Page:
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Thursday, January 17 , 2019, 6:15 pm | Fog/Mist 59º


Nobel Laureates Descend on UC Santa Barbara to Celebrate Light

Symposium on light-based technology honors 2015 as International Year of Light

Nobel Laureate Alan Heeger, who’s a professor of physics & materials at UCSB, was one of four Nobel Prize winners present during the International Year of the Light symposium on campus Thursday.
Nobel Laureate Alan Heeger, who’s a professor of physics & materials at UCSB, was one of four Nobel Prize winners present during the International Year of the Light symposium on campus Thursday.      (Gina Potthoff / Noozhawk photo)

Light and all the ways it has revolutionized our lives was the cornerstone of a summit at UC Santa Barbara Thursday, where four Nobel Laureates converged to celebrate the advances.

As a world leader in light-based technology, UCSB had three of the Nobel Prize winners on faculty — all but Steve Chu, the former U.S. Secretary of Energy who won the 1997 Nobel Prize in physics.

A crowd gathered for the free day-long symposium at Corwin Pavilion to mark the International Year of Light, a designation given to 2015 by the United Nations in hopes of recognizing the world’s light-related scientific and technological advances.

“We use it even when it’s not shining,” UCSB chemistry and materials professor Gui Bazan said, leading one of four hour-long sessions.

“No matter where you go or what you do you will always have to deal with light.”

He pulled an iPhone and sunglasses from his suit jacket pockets, saying the glasses were for “light management.”

Communication, medicine, politics and economics — you name it, and groundbreaking light technology research has left an impact.

Alan Heeger, a UCSB physics and materials professor and winner of the 2000 Nobel Prize in chemistry, explained how plastic LED has made its way into light technology, specifically solar.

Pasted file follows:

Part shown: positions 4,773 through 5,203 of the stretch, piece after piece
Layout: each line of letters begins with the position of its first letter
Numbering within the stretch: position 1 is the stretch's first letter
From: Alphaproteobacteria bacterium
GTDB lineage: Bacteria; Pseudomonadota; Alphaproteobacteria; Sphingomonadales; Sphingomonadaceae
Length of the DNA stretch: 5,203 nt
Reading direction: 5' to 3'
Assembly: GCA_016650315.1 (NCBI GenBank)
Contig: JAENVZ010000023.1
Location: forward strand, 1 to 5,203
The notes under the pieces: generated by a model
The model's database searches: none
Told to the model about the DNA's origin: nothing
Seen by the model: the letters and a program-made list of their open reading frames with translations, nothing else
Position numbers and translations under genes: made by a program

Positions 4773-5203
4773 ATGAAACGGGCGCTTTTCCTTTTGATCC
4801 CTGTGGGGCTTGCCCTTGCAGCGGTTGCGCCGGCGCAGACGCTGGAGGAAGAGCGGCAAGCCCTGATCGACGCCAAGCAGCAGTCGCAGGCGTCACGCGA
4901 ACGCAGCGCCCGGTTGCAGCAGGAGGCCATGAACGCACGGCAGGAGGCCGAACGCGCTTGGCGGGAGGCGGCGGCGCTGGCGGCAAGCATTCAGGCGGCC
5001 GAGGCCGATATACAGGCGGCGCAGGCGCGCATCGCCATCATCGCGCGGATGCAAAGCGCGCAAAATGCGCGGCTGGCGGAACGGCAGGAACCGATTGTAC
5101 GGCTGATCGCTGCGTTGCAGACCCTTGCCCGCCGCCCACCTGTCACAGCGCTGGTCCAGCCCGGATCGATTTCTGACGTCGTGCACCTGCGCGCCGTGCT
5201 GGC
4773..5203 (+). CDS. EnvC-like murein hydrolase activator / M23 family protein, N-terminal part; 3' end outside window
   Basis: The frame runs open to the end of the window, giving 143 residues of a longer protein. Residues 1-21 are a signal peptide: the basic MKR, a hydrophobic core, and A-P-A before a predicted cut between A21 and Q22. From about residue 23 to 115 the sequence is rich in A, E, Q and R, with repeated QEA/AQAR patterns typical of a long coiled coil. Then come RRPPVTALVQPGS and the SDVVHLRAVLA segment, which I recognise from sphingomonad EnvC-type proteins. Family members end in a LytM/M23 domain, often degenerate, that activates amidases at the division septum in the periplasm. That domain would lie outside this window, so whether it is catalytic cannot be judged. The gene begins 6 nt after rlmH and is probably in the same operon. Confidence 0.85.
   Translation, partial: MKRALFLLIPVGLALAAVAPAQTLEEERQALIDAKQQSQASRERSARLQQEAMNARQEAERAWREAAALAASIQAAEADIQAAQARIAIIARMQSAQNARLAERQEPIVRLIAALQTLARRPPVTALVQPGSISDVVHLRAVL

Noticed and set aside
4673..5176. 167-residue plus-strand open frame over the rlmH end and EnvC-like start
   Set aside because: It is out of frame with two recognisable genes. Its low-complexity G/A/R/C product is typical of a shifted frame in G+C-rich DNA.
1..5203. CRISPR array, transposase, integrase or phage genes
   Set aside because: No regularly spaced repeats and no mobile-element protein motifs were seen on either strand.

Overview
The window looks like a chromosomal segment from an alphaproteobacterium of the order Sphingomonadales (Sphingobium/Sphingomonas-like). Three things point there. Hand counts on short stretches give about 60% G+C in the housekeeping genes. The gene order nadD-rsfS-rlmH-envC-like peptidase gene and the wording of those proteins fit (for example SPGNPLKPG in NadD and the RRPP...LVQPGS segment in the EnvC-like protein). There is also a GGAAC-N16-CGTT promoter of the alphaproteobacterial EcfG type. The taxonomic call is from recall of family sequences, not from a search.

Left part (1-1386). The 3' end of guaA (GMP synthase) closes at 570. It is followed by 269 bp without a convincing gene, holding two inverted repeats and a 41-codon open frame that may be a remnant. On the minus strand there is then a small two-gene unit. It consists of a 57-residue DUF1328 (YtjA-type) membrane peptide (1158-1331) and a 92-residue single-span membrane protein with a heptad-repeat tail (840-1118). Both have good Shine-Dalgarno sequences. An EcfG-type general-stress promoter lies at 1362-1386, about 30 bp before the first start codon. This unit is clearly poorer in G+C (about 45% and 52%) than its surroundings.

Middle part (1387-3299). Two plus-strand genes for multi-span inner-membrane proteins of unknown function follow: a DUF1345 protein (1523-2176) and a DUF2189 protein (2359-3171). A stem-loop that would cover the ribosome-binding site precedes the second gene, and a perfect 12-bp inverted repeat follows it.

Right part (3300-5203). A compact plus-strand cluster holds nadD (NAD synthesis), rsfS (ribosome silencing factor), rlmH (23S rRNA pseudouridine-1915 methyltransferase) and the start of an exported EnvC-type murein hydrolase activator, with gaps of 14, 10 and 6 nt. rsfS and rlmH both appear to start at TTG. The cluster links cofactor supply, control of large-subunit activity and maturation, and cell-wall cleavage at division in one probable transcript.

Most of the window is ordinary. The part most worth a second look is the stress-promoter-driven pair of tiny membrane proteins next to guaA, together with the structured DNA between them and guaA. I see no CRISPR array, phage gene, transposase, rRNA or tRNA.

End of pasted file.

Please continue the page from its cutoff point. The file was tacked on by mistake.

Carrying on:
Plastic solar cells on panels generate energy will also saving it, he said, since you can use less air conditioning. More lightweight solar plates have also found their way onto parking lot carports.

It was an afternoon of diagrams, equations and formulas, with Stanford University physics professor Eva Silverstein touching on quantum gravity and early universe physics.

Bill Parrish, founder and chief technology officer of Santa Barbara’s Seek Thermal, said his goal has been to introduce infrared cameras to everyday consumers.

“Basically everything we have in this world gives off light,” Parrish said. “The hotter is it, the brighter.”

He said the heat — like that of a stovetop burner — gives off energy, which is what thermal imaging lets people see with its devices. Consumers can see where energy leaks from a house with imaging, for example.

And those devices are gradually getting smaller, stronger and less expensive.

“This technology is here,” Parrish said, and, “it will be part of our lives.”

Noozhawk staff writer Gina Potthoff can be reached at .(JavaScript must be enabled to view this email address). Follow Noozhawk on Twitter: @noozhawk, @NoozhawkNews and @NoozhawkBiz. Connect with Noozhawk on Facebook.

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